Iceland: is it really a ‘feminist utopia’?

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*Warning: article contains a statistic of sexual assault

For the last fourteen consecutive years, Iceland has been ranked the top country in the world for closing the gender gap and is regarded as one of the best places to live as a woman. On the 24th of October, I joined over 100,000 Icelandic citizens on a national strike in support of protesting gender pay gaps, the rights of women and non-binary people and eliminating gender-based violence. With the country coming to a standstill for a day to protest issues that resulted in Iceland’s Prime Minister Katrín Jakobsdóttir participating in the strike, I was questioning Iceland’s branding as a ‘feminist utopia’. 

The ‘Kvennaverkfall’, or ‘Women’s Strike’ has an almost 50-year-long history in Iceland, beginning in 1975. Roughly 90% of Iceland’s female population refused to do paid work or unacknowledged labour, including housework or childcare for the day, to “demonstrate the indispensable work of women for Iceland’s economy and society” and to “protest wage discrepancy and unfair employment practices”. From then on, it became known as the ‘Kvennafrí’, ‘Women’s Day Off’. The strike had a significant impact on the rights of Icelandic women, including the Icelandic parliament passing a gender equality act in 1976. It also paved the way for Vigdís Finnbogadóttir’s election as President of Iceland in 1980, making her the first woman in history to be democratically elected as a head of state. Ms Finnbogadóttir held the position for 16 years, establishing the foundation for Iceland’s label as a feminist country. 

The 2023 Kvennafrí marked the seventh major women’s strike since 1975, with this year’s strike achieving record-breaking numbers of participants. The focus of this year’s Kvennafrí was “That gender-based violence will be eliminated and that the contribution of women and non-binary people will be acknowledged and rewarded.” Repeating some of the strike actions of 1975, women nationwide refused to go to work and were ‘striking at home’, again declining unpaid labour tasks.

Iceland still has a way to go to fix its gender inequality issues

We gathered on Arnarhóll, central Reykjavík, in front of a large stage. For an hour and a half, we listened to a series of presentations, from passionate performance poetry and speeches to rock renditions of ‘Barbie Girl’. While the atmosphere felt optimistic, filled with the support of hundreds of thousands of women, there was one statistic which truly disturbed me. In an impassioned speech, Urður Bartels claimed that in Iceland “15% of girls in Tenth Grade (15–16-year-olds) have been raped by a peer”, according to research. And this horrifyingly high number does not even include the number of victims who have not reported sexual abuse or assault. For a country that is globally recognised as the safest place in the world for women, this statistic exposed an ugly reality of women’s safety in Iceland.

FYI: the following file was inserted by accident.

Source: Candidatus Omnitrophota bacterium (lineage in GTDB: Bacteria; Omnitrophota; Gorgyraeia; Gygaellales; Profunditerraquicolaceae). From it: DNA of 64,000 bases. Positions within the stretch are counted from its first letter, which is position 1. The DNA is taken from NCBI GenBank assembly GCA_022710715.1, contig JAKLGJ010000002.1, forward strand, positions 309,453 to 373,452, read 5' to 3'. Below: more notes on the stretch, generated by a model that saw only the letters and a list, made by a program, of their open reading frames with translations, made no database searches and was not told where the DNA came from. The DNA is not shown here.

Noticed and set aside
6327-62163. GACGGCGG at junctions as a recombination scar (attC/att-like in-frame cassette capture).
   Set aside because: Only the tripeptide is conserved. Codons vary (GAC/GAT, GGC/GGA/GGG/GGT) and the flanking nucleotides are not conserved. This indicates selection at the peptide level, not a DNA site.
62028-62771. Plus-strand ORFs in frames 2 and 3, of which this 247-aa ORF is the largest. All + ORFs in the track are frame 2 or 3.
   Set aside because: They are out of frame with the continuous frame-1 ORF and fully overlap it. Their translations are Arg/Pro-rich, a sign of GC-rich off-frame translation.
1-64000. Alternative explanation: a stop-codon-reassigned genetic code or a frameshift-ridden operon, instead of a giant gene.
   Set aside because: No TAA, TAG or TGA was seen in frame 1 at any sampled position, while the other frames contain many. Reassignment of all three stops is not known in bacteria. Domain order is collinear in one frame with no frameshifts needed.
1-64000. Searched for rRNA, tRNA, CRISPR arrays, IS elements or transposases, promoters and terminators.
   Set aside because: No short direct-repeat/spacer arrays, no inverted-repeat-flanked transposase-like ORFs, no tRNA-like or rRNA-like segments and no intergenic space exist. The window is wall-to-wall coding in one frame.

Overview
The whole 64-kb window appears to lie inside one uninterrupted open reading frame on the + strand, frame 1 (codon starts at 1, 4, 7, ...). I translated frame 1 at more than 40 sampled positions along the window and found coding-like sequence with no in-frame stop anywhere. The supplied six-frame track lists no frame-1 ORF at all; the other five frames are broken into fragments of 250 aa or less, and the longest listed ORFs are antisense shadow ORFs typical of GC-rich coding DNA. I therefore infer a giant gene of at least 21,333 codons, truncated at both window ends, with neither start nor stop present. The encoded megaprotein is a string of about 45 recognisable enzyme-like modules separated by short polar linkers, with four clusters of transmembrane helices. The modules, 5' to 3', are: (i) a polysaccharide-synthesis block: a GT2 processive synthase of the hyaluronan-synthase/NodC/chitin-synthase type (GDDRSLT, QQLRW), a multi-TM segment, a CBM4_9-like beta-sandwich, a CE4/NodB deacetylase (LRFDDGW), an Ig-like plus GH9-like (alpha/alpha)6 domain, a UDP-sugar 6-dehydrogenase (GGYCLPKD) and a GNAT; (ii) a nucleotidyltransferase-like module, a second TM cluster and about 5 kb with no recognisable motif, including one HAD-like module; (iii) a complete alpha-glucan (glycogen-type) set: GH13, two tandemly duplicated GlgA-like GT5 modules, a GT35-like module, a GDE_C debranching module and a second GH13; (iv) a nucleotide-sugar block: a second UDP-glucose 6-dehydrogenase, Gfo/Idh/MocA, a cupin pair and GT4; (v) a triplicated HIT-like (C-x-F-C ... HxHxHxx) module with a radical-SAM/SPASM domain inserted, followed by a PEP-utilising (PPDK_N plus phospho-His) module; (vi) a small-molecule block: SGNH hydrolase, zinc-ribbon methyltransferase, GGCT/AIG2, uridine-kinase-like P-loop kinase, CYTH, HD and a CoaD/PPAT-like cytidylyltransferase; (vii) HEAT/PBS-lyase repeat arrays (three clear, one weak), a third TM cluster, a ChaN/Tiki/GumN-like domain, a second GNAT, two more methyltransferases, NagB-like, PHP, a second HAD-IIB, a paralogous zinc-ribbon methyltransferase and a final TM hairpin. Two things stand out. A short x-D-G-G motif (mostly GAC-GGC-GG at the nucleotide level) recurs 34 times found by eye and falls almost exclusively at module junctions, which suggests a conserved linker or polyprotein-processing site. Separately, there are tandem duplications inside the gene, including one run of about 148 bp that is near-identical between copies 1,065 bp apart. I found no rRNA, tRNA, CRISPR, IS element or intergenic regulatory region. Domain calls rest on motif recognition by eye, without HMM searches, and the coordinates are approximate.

In a series of short speeches from reputable Icelandic figures, including Ingibjörg Sólrún Gísladóttir, former Minister for Foreign Affairs and Mayor of Reykjavík, further statistics about the reality of gender discrimination were revealed. ‘Statistics Iceland’ shows that amongst technicians and associate professionals, the gender pay gap for 2022 was almost 21% and ‘proportionally more women [are] in lower paying jobs than men’.

For a country that is globally recognised as the safest place in the world for women, this statistic exposed an ugly reality of women’s safety in Iceland

In this supposed ‘haven’ for women and non-binary people, there is no denying the horrifying statistics of gender-based violence and discrimination. The protest revealed to me that Iceland still has a way to go to fix its gender inequality issues; and whilst this is not to dispute Iceland’s position as the leading nation for gender equality, it is to be cognizant of the inequality that persists. 

Freyja Steingrímsdóttir, Communications Directors for the Icelandic Federation for Public Workers, said in an interview concerning the 2023 strike, “We’re seeking to bring attention to the fact that we’re called an equality paradise, but there are still gender disparities and urgent need for action.” Perhaps it is through such a large-scale strike and transparency of the dark realities of gender-based discrimination that Iceland seeks to live up to its name as an ‘equality paradise’. Where Iceland is succeeding is how it is demonstrating to other countries what action they should be taking to create societal and governmental change. For the conversation is in the air, mobilized instead of static, and with it comes the unalterable course of social progress.

Image: Magnus Fröderberg via Wikimedia Commons

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